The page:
Apparently, Juliet mistook it as Tyrian's proposal, never imagining that she would marry a man older than her father. Her parents do not dare tell her the truth, fearing she will refuse the golden offer out of her childish dreams of freedom and adventure.

(p.15)
As they expected, Juliet starts mumbling about freedom and dream that can't be bought. Her father threatens her by saying if she does not consent, he will sent her to a convent and make her a nun. Realizing that there is even less freedom in a convent, she agrees to marry. She tries to comfort herself that Tyrian's icy impression could be wrong. After all, he is a naval officer, so he must be brave and good.

(p.16)
Juliet's parents tell a messenger from Persimmon family that they could not tell Juliet who her real groom is. They beg the messenger for understanding. Meanwhile, the news of Lord Persimmon's engagement shakes his household.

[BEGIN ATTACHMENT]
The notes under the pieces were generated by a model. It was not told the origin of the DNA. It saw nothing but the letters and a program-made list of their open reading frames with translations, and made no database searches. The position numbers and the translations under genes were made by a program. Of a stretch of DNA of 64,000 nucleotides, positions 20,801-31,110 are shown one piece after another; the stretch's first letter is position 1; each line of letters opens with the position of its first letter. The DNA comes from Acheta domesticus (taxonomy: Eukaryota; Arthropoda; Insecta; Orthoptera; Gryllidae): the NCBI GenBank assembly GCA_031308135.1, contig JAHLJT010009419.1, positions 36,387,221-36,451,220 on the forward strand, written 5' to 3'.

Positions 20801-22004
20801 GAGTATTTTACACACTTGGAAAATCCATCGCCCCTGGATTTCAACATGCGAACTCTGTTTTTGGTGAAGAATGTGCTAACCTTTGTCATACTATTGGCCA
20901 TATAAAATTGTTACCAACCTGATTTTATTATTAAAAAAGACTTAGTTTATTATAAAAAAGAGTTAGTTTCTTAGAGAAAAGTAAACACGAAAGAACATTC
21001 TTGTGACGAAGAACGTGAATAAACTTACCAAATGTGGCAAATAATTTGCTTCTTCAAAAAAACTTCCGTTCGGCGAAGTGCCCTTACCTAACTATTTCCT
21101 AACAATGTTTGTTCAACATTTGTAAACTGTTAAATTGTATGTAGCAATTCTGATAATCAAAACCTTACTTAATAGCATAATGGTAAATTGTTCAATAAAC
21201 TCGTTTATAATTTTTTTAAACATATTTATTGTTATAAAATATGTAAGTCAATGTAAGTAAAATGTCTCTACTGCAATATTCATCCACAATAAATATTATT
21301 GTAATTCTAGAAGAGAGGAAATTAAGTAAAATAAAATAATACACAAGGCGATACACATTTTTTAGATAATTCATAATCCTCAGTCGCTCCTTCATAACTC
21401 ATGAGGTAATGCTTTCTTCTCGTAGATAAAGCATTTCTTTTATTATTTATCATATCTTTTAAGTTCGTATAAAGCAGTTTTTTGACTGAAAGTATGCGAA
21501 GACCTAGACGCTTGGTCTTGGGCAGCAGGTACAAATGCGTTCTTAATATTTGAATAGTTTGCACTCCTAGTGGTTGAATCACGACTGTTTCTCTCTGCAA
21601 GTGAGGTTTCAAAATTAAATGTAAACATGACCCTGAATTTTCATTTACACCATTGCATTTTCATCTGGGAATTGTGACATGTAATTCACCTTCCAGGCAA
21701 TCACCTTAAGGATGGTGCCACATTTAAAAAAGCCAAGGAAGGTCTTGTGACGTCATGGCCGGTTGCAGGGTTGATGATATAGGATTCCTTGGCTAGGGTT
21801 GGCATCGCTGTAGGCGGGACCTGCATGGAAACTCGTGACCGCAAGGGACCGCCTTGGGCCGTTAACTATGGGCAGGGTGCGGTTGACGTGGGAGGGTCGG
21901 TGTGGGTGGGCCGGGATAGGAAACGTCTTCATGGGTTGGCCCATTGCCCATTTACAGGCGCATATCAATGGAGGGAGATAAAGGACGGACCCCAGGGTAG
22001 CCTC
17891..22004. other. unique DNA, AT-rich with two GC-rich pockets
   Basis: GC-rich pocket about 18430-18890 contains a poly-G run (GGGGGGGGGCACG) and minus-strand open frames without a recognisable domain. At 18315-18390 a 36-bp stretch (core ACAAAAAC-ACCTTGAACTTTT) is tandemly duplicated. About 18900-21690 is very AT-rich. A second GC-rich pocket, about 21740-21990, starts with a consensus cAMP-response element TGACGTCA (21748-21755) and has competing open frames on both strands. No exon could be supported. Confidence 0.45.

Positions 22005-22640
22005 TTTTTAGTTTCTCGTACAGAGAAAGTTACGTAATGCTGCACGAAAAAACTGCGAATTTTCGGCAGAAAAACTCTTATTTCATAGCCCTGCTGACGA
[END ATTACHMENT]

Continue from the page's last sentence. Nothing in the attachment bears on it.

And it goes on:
(p.17)
The Governor is planning to construct a new castle for Juliet. Tyrian enters the governor's room and asks how he would deal with his numerous mistresses when the new bride arrives.

(p.18)
Tyrian points out that Sigrit shouldn't be shocked, since she served the governor even when Tyrian's mother was around. His stepfather is displeased to hear the words. He says he has already rewarded Sigrit enough for her long service. Tyrian chuckles, "You prefer a brand new product to second-hand goods." The governor dismisses him by telling him go and catch the pirates. When he is about to leave the castle, Sigrit and others demand to have a talk with Tyrian.

(p.19)